Through out the term the class has so far embarked on two projects: first an interactive poem, and second a personal portfolio.
The Interactive Poem, as it was the first assignment, focused on the basics, using color, image, font, and a simple layout to evoke an ambiance, which would help amplify the mood of the poem chosen. The website also had to be interactive, thus requiring multiple pages to present the poem to the viewer in a dynamic way. Such a project introduced the concept of web design being used for art purposes. For examples of these projects, see links below.
The class is currently well underway on their final, and most challenging, project of the semester. However, the end of this class does not necessarily mean the end of web design for these students. This course is in fact the first of three Web Essentials courses available in the ISMA program, allowing them, if desired, to continue pursuing such an interest and develop their skills further; and I, for one, cannot wait to see what they will create next.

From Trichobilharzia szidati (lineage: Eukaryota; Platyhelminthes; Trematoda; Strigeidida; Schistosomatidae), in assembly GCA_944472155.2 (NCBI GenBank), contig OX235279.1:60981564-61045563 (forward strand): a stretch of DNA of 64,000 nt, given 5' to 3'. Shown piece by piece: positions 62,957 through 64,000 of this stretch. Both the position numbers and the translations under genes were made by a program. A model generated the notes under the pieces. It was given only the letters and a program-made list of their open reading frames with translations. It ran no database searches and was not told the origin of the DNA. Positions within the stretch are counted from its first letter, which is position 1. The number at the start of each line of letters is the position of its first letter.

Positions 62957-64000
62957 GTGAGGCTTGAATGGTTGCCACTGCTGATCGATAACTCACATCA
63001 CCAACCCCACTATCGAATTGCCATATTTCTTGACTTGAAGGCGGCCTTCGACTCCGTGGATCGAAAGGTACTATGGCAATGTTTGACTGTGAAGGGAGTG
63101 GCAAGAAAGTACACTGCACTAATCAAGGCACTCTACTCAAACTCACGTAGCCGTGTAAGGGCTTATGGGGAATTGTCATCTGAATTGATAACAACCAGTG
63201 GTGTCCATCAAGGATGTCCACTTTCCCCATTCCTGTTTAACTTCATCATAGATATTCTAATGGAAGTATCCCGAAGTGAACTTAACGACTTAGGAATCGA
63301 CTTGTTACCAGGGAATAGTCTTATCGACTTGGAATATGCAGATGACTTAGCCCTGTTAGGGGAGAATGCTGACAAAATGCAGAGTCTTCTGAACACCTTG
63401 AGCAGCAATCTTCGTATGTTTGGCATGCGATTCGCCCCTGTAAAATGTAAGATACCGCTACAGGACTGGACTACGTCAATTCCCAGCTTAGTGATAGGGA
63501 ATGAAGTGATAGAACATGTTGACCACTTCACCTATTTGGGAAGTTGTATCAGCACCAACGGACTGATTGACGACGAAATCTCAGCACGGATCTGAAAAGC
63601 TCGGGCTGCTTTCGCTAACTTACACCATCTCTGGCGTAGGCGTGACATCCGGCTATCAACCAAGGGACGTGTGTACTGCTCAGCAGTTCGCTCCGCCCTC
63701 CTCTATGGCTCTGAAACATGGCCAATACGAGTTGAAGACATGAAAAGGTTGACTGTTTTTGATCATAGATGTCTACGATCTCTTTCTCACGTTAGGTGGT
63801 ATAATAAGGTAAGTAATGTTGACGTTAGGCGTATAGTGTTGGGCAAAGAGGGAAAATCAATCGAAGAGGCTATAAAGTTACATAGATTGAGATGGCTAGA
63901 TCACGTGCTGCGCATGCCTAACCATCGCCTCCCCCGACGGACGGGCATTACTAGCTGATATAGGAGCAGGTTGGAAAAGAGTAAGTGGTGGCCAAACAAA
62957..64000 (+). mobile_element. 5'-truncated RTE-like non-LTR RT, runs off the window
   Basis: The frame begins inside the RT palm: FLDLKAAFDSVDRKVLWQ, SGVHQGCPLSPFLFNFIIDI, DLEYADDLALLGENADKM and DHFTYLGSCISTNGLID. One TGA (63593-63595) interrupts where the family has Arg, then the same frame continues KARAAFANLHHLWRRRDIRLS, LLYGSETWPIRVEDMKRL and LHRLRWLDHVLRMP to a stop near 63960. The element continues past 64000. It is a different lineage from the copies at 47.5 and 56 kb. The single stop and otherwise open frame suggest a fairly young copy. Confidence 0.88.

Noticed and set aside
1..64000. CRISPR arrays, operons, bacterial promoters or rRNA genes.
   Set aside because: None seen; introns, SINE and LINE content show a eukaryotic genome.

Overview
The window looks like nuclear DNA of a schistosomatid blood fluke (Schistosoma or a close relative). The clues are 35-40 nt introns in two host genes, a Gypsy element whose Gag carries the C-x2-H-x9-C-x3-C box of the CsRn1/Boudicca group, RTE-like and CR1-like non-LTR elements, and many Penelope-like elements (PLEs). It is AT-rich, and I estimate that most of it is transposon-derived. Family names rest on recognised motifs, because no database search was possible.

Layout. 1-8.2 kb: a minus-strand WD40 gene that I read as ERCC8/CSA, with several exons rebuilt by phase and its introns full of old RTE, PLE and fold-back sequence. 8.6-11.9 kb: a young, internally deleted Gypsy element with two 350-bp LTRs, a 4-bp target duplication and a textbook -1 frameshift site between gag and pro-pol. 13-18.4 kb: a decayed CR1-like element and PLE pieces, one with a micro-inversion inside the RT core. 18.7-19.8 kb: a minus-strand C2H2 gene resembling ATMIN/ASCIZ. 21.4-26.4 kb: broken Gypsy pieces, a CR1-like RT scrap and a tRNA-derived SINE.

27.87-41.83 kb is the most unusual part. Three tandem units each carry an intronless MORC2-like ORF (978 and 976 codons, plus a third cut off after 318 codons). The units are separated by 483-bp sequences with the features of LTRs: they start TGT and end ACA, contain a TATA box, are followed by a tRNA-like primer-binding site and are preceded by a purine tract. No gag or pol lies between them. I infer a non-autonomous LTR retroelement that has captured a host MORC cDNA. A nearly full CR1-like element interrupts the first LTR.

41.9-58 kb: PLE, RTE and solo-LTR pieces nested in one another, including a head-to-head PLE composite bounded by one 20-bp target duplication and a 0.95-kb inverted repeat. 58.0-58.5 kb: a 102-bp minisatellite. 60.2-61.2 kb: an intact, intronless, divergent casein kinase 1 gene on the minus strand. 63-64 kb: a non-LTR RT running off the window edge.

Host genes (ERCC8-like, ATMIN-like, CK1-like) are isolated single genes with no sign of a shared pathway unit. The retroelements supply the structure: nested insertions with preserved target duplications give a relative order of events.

Please join the ECUAD ISMA 200: Interactive + Social Media class for an exhibition of Do You Urban Forest? This unique combination of media platforms calls community to attention, raises awareness and works together towards Vancouver’s Greenest City 2020 Action Plan.
From 11:30am till 3:30pm come to Room 406 this coming Wednesday November 27. Featuring wearable designs, videos, projection, a generative animation, a documentary short-film, urban intervention posters, promotional video and a literary work all brought together by your fellow peers.
ISMA200’s goal with this project is to support making the City of Vancouver the greenest city in the world. This exhibition is the culmination of a collaboration with CityStudio’s Urban Forest thematic.
Free Stickers, Sweets, Coffee and Tea
Wednesday, November 27, 11:30am till 3:30pm Room 406
The students of Emily Carr in ISMA200 have teamed up with City Studio once again to bring together a grand exhibition project entitled “Do You Urban Forest?” City Studio is an organization working directly with students to design and implement solutions for Vancouver’s Greenest City 2020.